President Donald Trump has been operating lately in the shadow of what appears to be two separate FBI probes: the Robert Mueller investigation and the criminal probe into his longtime personal attorney and fixer, Michael Cohen.
But revelations this week about Cohen’s apparent access-trading following the 2016 election appear to show how the two investigations dovetail.
Here’s what went down in the Russia investigation this week:
Cohen paid by company linked to Russian oligarch
What began as a scandal over an affair Trump allegedly had with adult film actress Stormy Daniels appears to be morphing into much more — and seems to have some overlap with the Russia investigation.
Cohen, who says he paid Daniels $130,000 of hush money out of his own pocket in 2016, was apparently using his proximity to Trump to score shady, lucrative consulting jobs with corporations — including one linked to a Vladimir Putin-connected Russian oligarch.
Columbus Nova — an investment firm tied to Russian oligarch Viktor Vekselberg — paid Cohen $500,000 between January and August 2017. The money went to Essential Consulting, the same shell company the lawyer used to pay Daniels for her silence regarding the affair she says she had with Trump in 2006.
It’s not clear if Cohen did anything illegal in peddling his access to Trump, nor is it clear what Vekselberg’s involvement could mean, but special counsel Mueller has reportedly questioned Vekselberg over the payments.
The FBI raided Cohen in April, acting on a referral from Mueller.
The longtime Trump lawyer is under investigation for a number of possible crimes, including possible campaign finance violations related to the payout to Daniels.
Michael Avenatti, the attorney representing Daniels, has questioned the purpose of the $500,000 payment to Cohen from Columbus Nova.
“What’s the explanation for the half a million dollars worth of payments?” Avenatti asked CNN’s Anderson Cooper Tuesday. “Michael Cohen should not have been accepting money, especially under the circumstances at this time, from anybody with Russian ties, quite frankly.”
Giuliani delays decision on Mueller interview
Rudy Giuliani — one of the president’s newest lawyers — will likely push back a decision on the potential interview between Trump and Mueller until after the president’s June summit with North Korean dictator Kim Jong Un.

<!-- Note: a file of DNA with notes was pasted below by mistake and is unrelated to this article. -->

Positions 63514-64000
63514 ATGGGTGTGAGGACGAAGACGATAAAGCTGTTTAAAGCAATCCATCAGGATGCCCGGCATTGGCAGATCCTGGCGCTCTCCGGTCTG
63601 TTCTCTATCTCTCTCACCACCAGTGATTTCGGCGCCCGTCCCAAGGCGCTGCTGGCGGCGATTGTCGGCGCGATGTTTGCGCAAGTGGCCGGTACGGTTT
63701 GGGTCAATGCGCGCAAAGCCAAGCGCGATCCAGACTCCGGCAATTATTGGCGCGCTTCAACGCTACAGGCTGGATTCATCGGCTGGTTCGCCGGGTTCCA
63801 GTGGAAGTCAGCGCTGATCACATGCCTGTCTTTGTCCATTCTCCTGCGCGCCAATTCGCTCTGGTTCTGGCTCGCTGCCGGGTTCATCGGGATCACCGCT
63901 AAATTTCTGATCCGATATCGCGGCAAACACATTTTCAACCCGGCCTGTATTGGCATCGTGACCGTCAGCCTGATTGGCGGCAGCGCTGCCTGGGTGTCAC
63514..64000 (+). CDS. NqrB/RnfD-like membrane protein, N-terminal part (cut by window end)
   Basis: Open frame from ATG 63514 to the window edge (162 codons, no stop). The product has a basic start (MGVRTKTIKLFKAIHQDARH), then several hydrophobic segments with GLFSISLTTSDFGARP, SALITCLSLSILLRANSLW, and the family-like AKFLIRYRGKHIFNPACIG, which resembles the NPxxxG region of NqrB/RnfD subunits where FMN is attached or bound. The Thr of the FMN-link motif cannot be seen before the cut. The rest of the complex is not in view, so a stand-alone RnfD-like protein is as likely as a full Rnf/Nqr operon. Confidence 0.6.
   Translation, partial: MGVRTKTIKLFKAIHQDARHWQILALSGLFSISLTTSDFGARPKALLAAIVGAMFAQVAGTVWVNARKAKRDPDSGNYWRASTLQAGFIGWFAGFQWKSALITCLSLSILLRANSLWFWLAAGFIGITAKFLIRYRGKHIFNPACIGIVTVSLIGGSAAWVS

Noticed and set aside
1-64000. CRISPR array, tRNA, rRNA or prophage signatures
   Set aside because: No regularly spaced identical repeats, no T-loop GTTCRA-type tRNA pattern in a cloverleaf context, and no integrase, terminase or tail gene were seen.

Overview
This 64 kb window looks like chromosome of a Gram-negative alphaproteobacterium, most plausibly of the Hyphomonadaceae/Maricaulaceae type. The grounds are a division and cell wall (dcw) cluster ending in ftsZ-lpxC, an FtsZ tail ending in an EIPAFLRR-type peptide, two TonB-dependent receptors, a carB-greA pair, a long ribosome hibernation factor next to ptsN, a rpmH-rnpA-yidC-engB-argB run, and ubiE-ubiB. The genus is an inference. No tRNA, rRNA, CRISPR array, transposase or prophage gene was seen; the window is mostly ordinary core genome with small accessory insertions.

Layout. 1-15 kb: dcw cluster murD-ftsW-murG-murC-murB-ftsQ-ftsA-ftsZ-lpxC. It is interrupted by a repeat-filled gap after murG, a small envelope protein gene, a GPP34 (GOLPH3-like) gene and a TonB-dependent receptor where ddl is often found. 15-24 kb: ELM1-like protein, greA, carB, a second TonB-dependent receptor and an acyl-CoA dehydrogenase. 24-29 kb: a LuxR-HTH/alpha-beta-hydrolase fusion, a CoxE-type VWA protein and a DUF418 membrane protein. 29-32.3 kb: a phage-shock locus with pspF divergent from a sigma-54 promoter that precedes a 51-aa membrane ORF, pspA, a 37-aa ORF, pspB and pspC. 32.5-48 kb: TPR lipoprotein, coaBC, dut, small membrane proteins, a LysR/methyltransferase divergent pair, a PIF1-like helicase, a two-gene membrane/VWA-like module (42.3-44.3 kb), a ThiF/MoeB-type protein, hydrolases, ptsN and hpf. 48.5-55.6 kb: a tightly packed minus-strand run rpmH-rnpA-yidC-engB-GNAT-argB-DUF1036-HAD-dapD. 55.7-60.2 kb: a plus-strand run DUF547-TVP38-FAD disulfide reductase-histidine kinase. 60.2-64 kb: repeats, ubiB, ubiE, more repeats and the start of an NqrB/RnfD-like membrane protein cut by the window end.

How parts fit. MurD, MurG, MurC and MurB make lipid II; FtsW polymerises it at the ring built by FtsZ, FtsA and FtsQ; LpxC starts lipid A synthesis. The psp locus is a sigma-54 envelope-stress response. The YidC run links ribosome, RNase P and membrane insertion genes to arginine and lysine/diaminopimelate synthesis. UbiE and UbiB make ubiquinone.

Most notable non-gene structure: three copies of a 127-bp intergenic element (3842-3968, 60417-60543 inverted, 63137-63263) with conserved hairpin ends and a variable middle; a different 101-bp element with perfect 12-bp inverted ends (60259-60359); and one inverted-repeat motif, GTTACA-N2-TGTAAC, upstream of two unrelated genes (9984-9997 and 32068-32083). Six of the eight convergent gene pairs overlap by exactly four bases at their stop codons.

“I wouldn’t want to take his concentration off something far, far more important,” Giuliani told the Associated Press Saturday.
Giuliani was brought onto Trump’s legal team to quickly “negotiate an end” to the Mueller probe. But after stunning remarks about the Cohen probe, the Russia investigation and even North Korea dominated headlines in recent days, the president has reportedly grown irritated with the former New York City mayor.
Mueller is reportedly interested in interviewing Trump to ask him questions related to possible collusion between his campaign and Russia, as well as potential obstruction of justice on his part.
But Trump’s legal team has been wary of such an interview, fearing that the president could incriminate himself.
Trump announced Thursday that his expected summit with Kim is scheduled to take place June 12 in Singapore.
“We will both try to make it a very special moment for World Peace!” Trump tweeted.
Pence joins Trump in knocking Mueller probe
Meanwhile, the president has continued to bash the Mueller investigation, saying there was no collusion and that what critics have termed obstruction of justice is really just him “fighting back.”
He also accused Democrats of conjuring up a “Phony Witch Hunt” to use as a weapon against him in the upcoming midterms.
“Republicans better get tough and smart before it is too late!” he tweeted.
Trump bashing the Russia investigation is nothing new, perhaps, but a new voice joined the president’s chorus of supporters this week calling for the Mueller probe to end.
In an interview with NBC News Thursday, Vice President Mike Pence — not normally a visible figure in the Russia probe — said that the administration has “fully cooperated” with Mueller’s investigators and that the special counsel and his team should “bring their work to completion.”
“In the interests of the country, I think it’s time to wrap it up,” Pence said.